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>:( choose the flex dp checkbox. that way, you can fly whatever>dp you want, from whatever runway is picked for you. all it>cares is that you progress that checkpoint at the end of the>dp.Hi John,This is my filed DP:EHAM RWY 09ARNEM1N (EH055/EH042/IVLUT/ARNEM)EH055 is my first fix. Now I take off from RWY 36C with PAM2W (EH045/EH081/EH082/PAM)Now: if I check the Flex.Dep button, can I fly the PAM2W and after PAM procede direct to ARNEM - beeing the last WPT of my original DP, without ATC yelling at me? Or does RC ATC expect me to fly the filed DP, starting at EH055? When I fly the PAM2W I don't get credit for passing any waypoints ofcourse!Thanks,Rudi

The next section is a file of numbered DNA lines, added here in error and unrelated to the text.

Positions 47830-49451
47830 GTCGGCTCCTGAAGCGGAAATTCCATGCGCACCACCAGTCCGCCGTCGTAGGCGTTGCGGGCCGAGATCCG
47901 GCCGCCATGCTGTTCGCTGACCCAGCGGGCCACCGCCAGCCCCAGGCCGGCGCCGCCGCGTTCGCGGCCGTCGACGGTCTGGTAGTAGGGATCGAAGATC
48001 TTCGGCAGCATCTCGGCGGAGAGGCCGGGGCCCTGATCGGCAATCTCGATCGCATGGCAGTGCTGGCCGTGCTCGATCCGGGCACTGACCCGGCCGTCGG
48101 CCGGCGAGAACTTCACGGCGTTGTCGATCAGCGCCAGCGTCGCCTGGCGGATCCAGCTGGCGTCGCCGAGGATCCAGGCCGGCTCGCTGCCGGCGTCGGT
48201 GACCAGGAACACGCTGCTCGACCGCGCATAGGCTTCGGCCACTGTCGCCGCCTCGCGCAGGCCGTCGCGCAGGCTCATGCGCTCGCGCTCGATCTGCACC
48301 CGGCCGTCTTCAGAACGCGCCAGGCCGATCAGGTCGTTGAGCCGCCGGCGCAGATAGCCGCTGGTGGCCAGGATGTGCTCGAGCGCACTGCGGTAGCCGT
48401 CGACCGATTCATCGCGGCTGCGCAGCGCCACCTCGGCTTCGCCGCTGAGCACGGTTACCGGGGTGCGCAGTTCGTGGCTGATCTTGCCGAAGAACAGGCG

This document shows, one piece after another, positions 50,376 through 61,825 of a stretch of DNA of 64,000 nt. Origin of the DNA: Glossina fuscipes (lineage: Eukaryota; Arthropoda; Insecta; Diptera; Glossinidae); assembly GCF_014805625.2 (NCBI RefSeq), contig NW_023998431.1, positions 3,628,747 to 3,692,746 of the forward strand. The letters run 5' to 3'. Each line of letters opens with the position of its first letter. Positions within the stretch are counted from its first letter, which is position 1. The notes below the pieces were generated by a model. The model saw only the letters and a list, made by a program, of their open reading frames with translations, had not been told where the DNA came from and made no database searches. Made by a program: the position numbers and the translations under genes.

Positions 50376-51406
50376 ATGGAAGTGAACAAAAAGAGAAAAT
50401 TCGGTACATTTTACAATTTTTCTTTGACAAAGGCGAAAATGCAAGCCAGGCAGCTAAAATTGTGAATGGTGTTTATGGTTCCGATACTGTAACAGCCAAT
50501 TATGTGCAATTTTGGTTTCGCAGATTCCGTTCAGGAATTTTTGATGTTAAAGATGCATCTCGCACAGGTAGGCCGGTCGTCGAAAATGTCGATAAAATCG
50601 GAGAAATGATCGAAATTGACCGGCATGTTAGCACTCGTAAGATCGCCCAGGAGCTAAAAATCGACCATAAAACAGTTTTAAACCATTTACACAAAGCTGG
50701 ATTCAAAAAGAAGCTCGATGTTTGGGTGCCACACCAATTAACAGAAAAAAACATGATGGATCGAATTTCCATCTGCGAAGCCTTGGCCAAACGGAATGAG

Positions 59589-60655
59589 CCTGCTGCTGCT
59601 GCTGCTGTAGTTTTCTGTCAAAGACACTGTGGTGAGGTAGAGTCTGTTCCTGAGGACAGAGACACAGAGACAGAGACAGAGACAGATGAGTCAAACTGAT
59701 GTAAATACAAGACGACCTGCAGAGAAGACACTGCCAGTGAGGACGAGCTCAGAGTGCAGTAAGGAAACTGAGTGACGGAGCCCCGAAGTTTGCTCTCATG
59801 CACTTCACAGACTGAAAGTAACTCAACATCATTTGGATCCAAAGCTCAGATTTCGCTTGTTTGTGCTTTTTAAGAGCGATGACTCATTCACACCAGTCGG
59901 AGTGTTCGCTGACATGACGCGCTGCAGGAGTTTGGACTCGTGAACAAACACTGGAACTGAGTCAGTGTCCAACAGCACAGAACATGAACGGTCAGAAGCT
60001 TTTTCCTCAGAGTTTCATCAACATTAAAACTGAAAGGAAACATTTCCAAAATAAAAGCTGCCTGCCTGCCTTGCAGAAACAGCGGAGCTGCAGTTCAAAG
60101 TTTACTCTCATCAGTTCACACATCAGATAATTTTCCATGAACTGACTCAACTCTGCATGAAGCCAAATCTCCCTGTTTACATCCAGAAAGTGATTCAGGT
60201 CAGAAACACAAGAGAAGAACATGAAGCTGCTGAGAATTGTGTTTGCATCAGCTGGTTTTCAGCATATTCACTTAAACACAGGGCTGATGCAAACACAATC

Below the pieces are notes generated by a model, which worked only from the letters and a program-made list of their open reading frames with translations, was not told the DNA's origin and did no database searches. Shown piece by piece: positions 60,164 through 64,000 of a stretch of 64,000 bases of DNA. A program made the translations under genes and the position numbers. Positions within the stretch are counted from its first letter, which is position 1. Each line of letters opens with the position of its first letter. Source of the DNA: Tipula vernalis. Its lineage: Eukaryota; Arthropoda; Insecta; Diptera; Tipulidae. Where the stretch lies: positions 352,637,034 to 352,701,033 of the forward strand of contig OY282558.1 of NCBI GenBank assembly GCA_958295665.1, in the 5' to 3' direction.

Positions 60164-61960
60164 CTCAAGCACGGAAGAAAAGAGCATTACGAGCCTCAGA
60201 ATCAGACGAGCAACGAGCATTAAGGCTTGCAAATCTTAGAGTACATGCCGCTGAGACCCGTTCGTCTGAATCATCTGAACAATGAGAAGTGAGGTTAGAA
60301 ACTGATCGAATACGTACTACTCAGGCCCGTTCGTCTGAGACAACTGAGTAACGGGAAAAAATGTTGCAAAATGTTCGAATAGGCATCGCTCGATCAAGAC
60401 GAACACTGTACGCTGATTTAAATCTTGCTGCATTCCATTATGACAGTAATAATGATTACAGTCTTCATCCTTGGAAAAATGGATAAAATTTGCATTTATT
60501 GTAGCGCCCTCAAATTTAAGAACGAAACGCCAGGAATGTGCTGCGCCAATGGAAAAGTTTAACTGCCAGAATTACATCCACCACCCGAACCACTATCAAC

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As soon as you depart the airport, you are essentially off course, since the "route" is a straight line from point A to point B. Now, you are south, north, etc. of the course line as soon as you depart the airport. You make the turn toward your first fix, but since you are not in the middle of the airport, you are now parallel to your course (somewhere).When ATC gives you the "resume own navigation", he expects you to join that straight line from the airport to the fix, but you are now flying ?? miles left or right of course to the fix. When you get cleared to "resume own navigation", try asking for "direct to the first fix", and I'll bet he leaves you alone the rest of the flight since the rest is point A to B.LVP (KCVG)